senate Bill S5104

Provides for crime of non-support of a child where a parent voluntarily reduces or terminates employment or fails to seek employment

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Bill Status


  • Introduced
  • In Committee
  • On Floor Calendar
    • Passed Senate
    • Passed Assembly
  • Delivered to Governor
  • Signed/Vetoed by Governor
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actions

  • 03 / May / 2011
    • REFERRED TO CODES
  • 04 / Jan / 2012
    • REFERRED TO CODES
  • 20 / Jun / 2012
    • COMMITTEE DISCHARGED AND COMMITTED TO RULES
  • 20 / Jun / 2012
    • ORDERED TO THIRD READING CAL.1377
  • 20 / Jun / 2012
    • PASSED SENATE
  • 20 / Jun / 2012
    • DELIVERED TO ASSEMBLY
  • 20 / Jun / 2012
    • REFERRED TO CODES

Summary

Provides for crime of non-support of a child where a parent voluntarily reduces or terminates employment or fails to seek employment to circumvent the order of child support.

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Bill Details

See Assembly Version of this Bill:
A329
Versions:
S5104
Legislative Cycle:
2011-2012
Current Committee:
Assembly Codes
Law Section:
Penal Law
Laws Affected:
Amd ยงยง260.05 & 260.06, Pen L
Versions Introduced in 2009-2010 Legislative Cycle:
A7605, A7605

Sponsor Memo

BILL NUMBER:S5104

TITLE OF BILL:
An act
to amend the penal law, in relation to non-support of a child where
parent voluntarily reduces or terminates employment

PURPOSE:
To amend the penal law to provide for criminal penalties for the
knowing failure to pay child support by a person obligated to make
child support payments by a child support order entered by a court or
agency of competent jurisdiction when he or she is able to do so or
becomes unable to do so when he or she voluntarily terminates his or
her employment, voluntarily reduces his or her earning capacity or
fails to diligently seek employment.

SUMMARY OF PROVISIONS:
Section one amends subdivision 2 of section 260.05 of the penal law,
as added by chapter 70 of the laws of 2008, nonsupport of a child in
the second degree, to include agency of competent jurisdiction so
that it is a misdemeanor for a person obligated to make child support
payments by an order of child support entered by either a court of
competent jurisdiction or an agency of competent jurisdiction for a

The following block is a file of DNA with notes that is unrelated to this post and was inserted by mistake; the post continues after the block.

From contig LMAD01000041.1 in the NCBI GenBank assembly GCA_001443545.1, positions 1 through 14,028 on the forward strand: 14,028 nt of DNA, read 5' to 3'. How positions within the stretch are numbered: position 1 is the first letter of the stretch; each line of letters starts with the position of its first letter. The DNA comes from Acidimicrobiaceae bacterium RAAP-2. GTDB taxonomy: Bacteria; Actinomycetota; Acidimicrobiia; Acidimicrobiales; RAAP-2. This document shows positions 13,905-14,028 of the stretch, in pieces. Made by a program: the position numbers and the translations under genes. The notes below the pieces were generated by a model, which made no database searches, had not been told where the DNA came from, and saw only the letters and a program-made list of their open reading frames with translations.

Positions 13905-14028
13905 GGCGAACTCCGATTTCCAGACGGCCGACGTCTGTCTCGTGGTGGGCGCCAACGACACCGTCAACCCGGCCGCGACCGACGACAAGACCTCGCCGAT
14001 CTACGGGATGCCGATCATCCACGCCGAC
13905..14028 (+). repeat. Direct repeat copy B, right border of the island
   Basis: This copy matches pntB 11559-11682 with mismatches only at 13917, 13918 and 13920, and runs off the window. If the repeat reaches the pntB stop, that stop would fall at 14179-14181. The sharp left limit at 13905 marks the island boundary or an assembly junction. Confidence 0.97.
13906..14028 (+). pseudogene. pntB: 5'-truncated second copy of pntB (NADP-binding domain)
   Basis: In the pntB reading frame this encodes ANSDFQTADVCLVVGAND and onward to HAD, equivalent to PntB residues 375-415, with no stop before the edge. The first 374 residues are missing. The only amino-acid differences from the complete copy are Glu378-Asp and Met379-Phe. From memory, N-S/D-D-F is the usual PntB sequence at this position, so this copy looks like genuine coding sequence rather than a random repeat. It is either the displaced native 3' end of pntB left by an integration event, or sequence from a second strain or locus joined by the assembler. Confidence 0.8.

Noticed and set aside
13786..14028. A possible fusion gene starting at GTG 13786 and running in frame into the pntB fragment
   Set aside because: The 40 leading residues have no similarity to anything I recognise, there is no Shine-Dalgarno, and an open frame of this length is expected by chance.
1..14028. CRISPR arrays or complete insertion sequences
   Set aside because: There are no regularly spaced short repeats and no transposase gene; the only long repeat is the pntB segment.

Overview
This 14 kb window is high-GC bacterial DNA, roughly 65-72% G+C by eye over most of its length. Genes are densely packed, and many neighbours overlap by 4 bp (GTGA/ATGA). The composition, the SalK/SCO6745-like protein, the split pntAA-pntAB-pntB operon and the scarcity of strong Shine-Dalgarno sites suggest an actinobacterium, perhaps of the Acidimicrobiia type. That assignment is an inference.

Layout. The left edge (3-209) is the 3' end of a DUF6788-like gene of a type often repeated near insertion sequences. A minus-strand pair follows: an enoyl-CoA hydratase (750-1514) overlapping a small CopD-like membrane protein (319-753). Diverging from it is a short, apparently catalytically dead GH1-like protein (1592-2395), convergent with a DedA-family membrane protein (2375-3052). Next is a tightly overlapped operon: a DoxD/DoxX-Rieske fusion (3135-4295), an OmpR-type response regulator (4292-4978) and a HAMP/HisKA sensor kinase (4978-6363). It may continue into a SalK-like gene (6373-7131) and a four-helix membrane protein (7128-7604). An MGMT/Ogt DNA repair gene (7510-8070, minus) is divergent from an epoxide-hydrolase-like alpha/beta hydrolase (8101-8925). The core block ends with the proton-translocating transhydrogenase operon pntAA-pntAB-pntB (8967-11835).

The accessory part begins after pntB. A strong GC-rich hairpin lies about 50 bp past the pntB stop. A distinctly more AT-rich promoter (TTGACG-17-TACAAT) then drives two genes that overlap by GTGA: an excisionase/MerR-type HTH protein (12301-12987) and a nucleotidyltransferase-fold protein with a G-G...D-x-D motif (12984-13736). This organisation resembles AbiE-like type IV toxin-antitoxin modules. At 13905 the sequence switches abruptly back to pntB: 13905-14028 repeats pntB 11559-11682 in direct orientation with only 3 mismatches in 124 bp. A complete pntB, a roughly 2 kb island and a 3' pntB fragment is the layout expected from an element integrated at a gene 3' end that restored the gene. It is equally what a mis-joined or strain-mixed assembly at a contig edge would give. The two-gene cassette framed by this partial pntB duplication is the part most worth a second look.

child less than eighteen years old to knowingly fail to payor refuse
without lawful excuse to provide support for such child when he or
she is able to, or becomes unable to pay, when, though employable, he
or she voluntarily terminates his or her employment, voluntarily
reduces his or her earning capacity or fails to diligently seek
employment.

Section two amends paragraph (b) of subdivision 1 of section 260.06 of
the penal law, as added by chapter 70 of the laws of 2008,
non-support of a child in the first degree, by making it a crime for
a person obligated to make child support payments for a child less
than eighteen years old by a child support order entered by a court
or agency to knowingly fail to payor refuse without lawful excuse to
provide support for such child when he or she is able to, or becomes
unable to pay, when, though employable, he or she voluntarily
terminates his or her employment, voluntarily reduces his or her
earning capacity or fails to diligently seek employment.

Section three provides for the effective date.

JUSTIFICATION:
Under current law, a person obligated to pay child support by a child
support order is guilty of the misdemeanor offense of non-support of
a child when he or she purposely terminates his or
her employment, reduces his or her earnings or fails to diligently
seek to be employed. However, the purposeful termination of
employment, reduction of earnings or failure to diligently seek to be
employed is currently not a basis for the felony offense of

non-support of a child in the first degree. This bill will make clear